Birth of the stamp
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The starting point for the history of the stamp Marianne de Béquet is a precise specification proposed in July, 1970 by the Secretary and the managing director of the French Post Office (we may notice a certain analogy with the English stamps based on the portrait of the Queen, for example the current Machin type series):

On a very dense background, it is necessary to highlight a very large figure, and getting loose a white profile symbol of the Republic, with a vertical line of legend “République Française”.

Pierre Béquet, the only candidate for producing the new stamp with Marianne type, first made eleven sketches on red Canson drawing paper from the drawing of the “Marianne de Cheffer” stamp (the definitive stamp at that time), for studies of formatting (balance between profile, inscriptions and face value). We can see below two of them:

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one of the eleven sketches produced by Pierre Béquet


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one of the eleven sketches produced by Pierre Béquet (Copyright Coll. L’Adresse Musée de La Poste, Paris / La Poste)


These sketches will lead to a first original design kept at the Museum of the French Post office and refused by the postal administration because too much looking like the then used stamp “Marianne de Cheffer”.

Thus the postal administration asked Pierre Béquet for an original drawing. Three studies were performed from the portrait of Pierre Béquet’s wife:

  • Two on tracing paper, one with the profile turned to the right, the other with the profile turned to the left and shown below:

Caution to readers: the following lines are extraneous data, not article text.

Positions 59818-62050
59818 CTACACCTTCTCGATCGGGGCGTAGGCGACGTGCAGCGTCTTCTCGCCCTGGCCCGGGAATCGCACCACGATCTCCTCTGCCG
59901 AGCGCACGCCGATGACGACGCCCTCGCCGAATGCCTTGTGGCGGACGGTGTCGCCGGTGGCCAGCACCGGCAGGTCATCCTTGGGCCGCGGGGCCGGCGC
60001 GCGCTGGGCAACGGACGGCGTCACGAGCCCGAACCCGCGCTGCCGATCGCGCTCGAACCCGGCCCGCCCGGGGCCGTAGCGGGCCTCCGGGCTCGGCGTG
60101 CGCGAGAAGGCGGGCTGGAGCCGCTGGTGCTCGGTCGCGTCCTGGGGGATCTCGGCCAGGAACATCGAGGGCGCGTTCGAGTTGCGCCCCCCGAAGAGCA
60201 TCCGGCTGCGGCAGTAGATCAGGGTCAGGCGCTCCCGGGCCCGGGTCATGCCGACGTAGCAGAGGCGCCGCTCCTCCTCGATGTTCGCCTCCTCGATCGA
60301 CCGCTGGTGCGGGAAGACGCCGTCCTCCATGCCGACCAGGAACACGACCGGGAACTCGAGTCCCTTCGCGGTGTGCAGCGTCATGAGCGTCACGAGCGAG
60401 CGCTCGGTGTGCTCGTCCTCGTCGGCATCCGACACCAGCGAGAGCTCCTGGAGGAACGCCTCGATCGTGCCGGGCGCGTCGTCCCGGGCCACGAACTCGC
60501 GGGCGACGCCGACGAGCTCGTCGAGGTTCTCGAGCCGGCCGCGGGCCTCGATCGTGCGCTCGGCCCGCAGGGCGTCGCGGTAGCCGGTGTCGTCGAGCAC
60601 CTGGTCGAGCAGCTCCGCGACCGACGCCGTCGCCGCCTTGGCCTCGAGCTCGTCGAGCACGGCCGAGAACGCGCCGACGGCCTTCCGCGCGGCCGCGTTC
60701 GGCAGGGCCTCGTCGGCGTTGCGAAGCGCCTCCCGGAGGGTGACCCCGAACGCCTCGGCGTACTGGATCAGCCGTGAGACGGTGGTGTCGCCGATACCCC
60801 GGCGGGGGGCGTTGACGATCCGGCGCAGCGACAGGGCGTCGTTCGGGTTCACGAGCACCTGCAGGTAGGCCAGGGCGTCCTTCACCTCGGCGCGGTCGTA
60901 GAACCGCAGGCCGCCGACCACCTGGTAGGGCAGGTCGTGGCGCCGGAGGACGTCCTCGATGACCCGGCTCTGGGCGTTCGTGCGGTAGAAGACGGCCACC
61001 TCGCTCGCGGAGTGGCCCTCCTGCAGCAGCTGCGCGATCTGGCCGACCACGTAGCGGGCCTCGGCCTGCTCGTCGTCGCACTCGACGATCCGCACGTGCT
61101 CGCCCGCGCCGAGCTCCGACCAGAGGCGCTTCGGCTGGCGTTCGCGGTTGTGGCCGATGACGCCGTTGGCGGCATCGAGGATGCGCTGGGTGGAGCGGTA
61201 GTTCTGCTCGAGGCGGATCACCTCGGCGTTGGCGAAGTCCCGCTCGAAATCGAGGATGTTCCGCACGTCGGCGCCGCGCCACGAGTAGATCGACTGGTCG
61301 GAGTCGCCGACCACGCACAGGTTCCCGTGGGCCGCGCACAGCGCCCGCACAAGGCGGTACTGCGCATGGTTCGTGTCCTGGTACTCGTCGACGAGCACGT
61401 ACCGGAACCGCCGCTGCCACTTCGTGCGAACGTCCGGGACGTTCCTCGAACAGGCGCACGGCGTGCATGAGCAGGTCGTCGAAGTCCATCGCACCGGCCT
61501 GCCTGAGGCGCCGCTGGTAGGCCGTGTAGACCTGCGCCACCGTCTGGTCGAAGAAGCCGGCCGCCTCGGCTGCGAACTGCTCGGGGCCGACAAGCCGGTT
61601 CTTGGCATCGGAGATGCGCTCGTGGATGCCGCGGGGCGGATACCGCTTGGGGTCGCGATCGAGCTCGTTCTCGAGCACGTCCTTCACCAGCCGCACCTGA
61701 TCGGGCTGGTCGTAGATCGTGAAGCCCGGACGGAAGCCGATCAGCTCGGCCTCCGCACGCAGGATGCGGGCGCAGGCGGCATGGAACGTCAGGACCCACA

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    study of a profile for his stamp by Pierre Béquet


  • A red gouache made on an A4 size thick cardboard. We can see it below:
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    study of the profile of his Marianne by Pierre Béquet with a red gouache on cardboard

    and the same one presented with a light cardboard mask:

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    the above study with a clean presentation


These studies will allow to reach the original drawing number 2 where Marianne’s face is coloured in white. This original drawing will not either be accepted by the postal administration because this coloured face was considered as preventing the reading of figures. Three drawings on tracing paper were then conducted, leading to the third original design, also refused because the profile was considered as too small.

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drawing on tracing paper number 1 produced by Pierre Béquet


A fourth study on tracing paper will lead to the definitive original design (visible at the Museum of the French Post office) that was accepted on November 5th, 1970:

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accepted original design of the Marianne de Béquet (Copyright Coll. L’Adresse Musée de La Poste, Paris / La Poste)


It may be noted that the locations of the word “POSTES” and of the name of the engraver “BÉQUET” have been exchanged between the original design and the steel die.

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